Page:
Columns July/August 2021

When Information Isn’t Enough: Cybersecurity Scholarship and the Human Factor

By Thomas Barker | STC Fellow

In an era of international cyberattacks and social anxiety over data security, knowing where to start with communicative interventions can be a challenge. Technical communicators wishing to raise awareness of cybersecurity, increase stakeholder ownership of secure activities, and enhance user autonomy in threat mitigation need to take their words to the next level. These outcomes will quickly take the inexperienced communicator to the realization that information isn’t enough.

In this article, we will turn to the academic conversation about cybersecurity and communication to see how researchers are exploring and solving the problem of stakeholder engagement in cybersecurity mitigation. We will look first at the communication situation: where do technical communicators fit into the big picture of cybersecurity communicative interventions. A look at communication skills for cybersecurity writing can help you identify learning resources. The next section will examine promising strategic—and persuasive—approaches like brain modeling. Finally, we will look at a few additional sources of investigation into communication modeling tools to get you out of a bind when you realize that information isn’t enough.

Where Do Communicators Fit In?
This column focuses on a broad range of practical academic issues from teaching and training to professional concerns, research, and technologies of interest to teachers, students, and researchers. Please send comments and suggestions to column editor Thomas Barker at

The challenge facing communicators about cybersecurity issues are global and ubiquitous. I visited the Center for Strategic and International Studies to get a sense of the global nature of cybersecurity. High-profile attacks of government vs. government or government vs. global trade groups are common, but abstract and irrelevant to most organizations. Closer to home, hacker groups practice targeting water supplies, creating fake Twitter and blog accounts, email phishing, and ransomware attacks. Take ransomware attacks alone: according to, these occurred in six out of 10 companies. Email threats were also about that high. Almost 80 percent of organizations suffered from cyberattacks.

The role of technical communicators in cybersecurity is both external and internal. Externally, technical communicators need schooling in types of cybersecurity threats and organizational vulnerabilities to support data protection policies. The skill set for this work is complex, dynamic, and changing almost every day. Keeping up can be challenging, with a barrage of acronyms and hierarchical levels. To get a taste of this, check out Compliance Forge’s Example Cybersecurity & Privacy Documentation. A good place to start might be the online training in the cybersecurity framework provided by the U.S. National Institute of Standards and Technology (NIST) Online Learning portal. Learn how to assess, profile, and plan your cybersecurity documentation initiatives. Want more? The NIST Computer Security Resource Center maintains an index of journal articles, white papers, conference papers, and books.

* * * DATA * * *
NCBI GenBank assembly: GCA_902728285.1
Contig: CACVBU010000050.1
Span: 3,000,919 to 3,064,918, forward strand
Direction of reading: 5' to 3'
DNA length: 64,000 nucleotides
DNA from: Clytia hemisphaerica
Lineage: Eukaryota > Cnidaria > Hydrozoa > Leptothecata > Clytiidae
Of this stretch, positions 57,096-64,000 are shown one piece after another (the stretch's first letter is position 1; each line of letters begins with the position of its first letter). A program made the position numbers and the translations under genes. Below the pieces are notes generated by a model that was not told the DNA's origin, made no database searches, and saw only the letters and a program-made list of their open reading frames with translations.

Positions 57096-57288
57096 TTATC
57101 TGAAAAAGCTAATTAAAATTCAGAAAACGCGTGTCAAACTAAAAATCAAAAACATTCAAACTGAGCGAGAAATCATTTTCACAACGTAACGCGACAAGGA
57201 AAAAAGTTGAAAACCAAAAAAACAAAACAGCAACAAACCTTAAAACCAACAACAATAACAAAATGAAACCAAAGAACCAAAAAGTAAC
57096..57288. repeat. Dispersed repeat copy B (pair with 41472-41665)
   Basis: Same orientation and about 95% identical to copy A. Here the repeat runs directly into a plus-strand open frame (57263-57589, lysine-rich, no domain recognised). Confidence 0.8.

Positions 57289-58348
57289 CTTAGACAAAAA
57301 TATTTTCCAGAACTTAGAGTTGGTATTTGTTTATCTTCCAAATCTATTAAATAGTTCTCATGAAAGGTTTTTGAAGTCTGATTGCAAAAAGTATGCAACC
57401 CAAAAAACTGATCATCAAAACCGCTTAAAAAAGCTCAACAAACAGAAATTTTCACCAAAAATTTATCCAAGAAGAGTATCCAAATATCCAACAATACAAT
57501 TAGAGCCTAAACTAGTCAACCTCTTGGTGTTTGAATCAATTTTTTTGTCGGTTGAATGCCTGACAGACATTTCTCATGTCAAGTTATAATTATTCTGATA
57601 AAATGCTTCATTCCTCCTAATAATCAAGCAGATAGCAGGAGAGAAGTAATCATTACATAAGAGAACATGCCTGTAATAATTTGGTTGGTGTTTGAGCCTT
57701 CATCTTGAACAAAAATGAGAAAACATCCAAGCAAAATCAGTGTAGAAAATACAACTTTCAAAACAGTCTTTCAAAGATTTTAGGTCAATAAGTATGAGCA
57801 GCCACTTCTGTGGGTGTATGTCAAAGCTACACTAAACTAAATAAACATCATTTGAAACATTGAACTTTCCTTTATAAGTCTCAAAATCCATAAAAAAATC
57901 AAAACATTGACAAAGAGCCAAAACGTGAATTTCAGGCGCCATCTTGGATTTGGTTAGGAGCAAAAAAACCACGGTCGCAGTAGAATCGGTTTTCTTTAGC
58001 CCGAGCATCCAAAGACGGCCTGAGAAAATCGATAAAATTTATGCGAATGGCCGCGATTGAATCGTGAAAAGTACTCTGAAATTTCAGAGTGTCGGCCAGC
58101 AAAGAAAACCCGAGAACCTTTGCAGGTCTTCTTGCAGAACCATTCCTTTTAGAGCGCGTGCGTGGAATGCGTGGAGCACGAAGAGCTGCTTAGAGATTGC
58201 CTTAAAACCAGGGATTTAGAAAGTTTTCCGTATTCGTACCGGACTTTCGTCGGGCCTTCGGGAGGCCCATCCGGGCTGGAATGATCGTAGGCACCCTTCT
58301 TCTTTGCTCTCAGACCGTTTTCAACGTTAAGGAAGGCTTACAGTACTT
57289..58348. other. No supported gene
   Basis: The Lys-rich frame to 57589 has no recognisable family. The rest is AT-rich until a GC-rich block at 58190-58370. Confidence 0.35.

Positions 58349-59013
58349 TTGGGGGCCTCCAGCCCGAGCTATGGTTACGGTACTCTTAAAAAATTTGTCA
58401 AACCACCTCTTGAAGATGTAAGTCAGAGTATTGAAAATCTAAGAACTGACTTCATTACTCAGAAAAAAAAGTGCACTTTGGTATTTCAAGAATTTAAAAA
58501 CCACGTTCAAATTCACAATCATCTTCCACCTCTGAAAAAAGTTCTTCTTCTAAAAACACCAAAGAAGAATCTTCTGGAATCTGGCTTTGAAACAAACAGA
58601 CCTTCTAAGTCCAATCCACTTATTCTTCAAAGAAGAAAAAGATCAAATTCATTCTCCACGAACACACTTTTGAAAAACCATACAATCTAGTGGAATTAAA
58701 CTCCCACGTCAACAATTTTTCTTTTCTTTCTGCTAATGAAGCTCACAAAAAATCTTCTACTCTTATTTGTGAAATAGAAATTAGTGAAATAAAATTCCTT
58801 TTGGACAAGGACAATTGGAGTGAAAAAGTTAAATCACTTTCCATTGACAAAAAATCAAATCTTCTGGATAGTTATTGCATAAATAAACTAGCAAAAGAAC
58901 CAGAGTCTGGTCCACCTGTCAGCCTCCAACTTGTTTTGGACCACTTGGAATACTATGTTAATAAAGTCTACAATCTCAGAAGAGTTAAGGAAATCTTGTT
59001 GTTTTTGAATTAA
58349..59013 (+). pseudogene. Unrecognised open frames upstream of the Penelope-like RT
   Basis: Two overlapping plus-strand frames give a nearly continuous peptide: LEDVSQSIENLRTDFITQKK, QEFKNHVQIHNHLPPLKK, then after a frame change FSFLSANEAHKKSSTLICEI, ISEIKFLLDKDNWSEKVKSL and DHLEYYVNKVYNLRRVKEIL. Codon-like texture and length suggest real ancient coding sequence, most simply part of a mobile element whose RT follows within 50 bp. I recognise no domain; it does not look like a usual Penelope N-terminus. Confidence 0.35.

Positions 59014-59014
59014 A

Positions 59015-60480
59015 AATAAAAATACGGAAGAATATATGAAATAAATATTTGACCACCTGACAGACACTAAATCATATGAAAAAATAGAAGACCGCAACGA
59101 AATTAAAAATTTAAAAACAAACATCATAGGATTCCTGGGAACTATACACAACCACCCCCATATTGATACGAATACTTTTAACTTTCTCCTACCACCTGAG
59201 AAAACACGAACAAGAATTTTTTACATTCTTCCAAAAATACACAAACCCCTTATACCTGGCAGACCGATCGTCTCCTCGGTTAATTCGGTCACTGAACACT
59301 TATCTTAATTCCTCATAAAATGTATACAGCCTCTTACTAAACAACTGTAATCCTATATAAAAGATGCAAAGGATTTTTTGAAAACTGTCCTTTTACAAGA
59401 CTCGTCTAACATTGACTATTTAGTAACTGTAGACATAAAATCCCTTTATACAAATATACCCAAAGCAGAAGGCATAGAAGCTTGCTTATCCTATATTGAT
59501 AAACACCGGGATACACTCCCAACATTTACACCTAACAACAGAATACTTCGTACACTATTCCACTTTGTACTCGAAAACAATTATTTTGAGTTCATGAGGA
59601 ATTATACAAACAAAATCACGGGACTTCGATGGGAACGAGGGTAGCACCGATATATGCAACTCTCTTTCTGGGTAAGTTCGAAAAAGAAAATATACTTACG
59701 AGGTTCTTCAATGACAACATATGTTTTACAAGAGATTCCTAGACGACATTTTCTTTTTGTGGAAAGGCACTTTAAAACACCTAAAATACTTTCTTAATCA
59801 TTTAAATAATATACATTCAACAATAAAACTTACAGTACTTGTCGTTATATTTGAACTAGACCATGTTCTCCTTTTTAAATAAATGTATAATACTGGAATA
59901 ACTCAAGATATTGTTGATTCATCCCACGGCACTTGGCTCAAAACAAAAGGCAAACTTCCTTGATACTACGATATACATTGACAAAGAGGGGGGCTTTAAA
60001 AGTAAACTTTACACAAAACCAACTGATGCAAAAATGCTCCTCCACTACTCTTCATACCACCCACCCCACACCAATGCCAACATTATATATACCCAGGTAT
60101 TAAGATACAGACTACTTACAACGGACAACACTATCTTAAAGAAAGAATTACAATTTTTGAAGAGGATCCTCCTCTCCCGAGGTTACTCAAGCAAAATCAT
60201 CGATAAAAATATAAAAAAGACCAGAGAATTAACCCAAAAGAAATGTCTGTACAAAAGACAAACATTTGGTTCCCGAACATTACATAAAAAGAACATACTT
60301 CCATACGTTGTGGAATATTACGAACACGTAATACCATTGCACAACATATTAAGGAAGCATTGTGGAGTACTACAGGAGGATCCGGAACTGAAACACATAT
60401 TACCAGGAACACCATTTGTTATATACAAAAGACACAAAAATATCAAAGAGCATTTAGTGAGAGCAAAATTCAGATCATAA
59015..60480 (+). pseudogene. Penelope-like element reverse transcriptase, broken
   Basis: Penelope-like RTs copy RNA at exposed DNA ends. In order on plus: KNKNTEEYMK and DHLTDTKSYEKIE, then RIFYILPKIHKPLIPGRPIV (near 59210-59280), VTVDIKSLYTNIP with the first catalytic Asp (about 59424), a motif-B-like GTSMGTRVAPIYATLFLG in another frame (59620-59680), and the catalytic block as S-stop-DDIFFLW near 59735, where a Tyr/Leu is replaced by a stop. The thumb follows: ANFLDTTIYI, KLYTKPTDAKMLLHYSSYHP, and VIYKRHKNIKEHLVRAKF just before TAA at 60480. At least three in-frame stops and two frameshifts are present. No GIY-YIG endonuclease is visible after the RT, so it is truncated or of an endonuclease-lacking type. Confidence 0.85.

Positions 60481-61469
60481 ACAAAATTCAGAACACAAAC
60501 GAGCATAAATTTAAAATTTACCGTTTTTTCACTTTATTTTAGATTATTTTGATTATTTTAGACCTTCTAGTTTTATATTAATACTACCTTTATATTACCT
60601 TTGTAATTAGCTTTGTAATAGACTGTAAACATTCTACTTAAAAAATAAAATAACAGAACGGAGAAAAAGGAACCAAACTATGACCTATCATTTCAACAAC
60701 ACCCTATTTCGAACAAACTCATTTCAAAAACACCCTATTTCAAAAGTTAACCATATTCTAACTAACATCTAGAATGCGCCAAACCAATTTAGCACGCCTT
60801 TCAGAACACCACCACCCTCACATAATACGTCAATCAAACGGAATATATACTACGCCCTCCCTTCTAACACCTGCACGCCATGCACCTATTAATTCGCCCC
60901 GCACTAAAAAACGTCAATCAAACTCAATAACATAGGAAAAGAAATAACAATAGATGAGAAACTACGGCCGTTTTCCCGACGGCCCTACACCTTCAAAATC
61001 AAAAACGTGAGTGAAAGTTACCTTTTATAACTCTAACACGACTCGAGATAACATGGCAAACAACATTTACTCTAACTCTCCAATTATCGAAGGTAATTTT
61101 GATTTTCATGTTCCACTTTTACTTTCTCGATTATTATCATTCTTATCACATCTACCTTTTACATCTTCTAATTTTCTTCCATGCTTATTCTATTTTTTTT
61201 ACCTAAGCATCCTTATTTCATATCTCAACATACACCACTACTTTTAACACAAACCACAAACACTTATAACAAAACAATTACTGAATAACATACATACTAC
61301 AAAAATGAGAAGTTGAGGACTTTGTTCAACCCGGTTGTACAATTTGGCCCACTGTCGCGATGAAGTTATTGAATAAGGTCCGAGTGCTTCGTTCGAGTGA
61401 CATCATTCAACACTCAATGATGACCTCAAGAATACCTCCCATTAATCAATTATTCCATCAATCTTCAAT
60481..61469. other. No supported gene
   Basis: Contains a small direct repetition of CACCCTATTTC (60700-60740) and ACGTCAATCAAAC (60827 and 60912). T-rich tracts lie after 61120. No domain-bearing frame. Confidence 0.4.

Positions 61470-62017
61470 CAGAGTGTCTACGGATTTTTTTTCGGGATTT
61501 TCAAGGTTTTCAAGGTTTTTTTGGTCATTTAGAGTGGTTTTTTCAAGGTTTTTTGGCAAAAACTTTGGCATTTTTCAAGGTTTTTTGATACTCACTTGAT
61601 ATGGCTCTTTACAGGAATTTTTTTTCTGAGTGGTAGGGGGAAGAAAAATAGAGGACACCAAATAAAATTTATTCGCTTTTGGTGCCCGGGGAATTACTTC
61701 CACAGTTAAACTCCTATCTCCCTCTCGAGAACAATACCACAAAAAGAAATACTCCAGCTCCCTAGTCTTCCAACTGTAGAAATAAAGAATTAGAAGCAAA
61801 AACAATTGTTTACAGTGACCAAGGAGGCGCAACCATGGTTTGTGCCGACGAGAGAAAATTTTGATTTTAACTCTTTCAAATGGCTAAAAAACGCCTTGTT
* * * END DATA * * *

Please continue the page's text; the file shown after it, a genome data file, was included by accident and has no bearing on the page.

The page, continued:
Internally, technical communicators and communication managers need to know at a basic level how to write audit reports, and at a larger level how to research, report on, communicate, develop, and staff security programs, assess security needs, communicate program design and training, and provide ongoing support and training. What’s more, they need to work with cybersecurity professionals to learn their processes and solutions in order to convey that content to users.

Communication Skills

As a cybersecurity documentation specialist, you’ll be working closely with individuals in other roles and departments, and it’s important to be able to effectively communicate and explain your findings, concerns, and solutions to others. It’s important to be able to speak clearly and concisely on cybersecurity strategy and policy, as well as to be able to convey technical information to individuals who possess different levels of technical comprehension.

The bottom line for cybersecurity writers is twofold: helping employees understand and follow cybersecurity best practices, and helping employees adopt a productive attitude towards these practices. A research paper on password policy by NIST insiders makes this point clearly: “Positive attitudes are related to more secure behaviors such as choosing stronger passwords and writing down passwords less often, less frustration with authentication procedures, and better understanding and respecting the significance of protecting passwords and system security.” What this tells us is that with cybersecurity, as with so many other complex and detailed policies, users need more than just information; they need to know why. In these instances, words are not enough.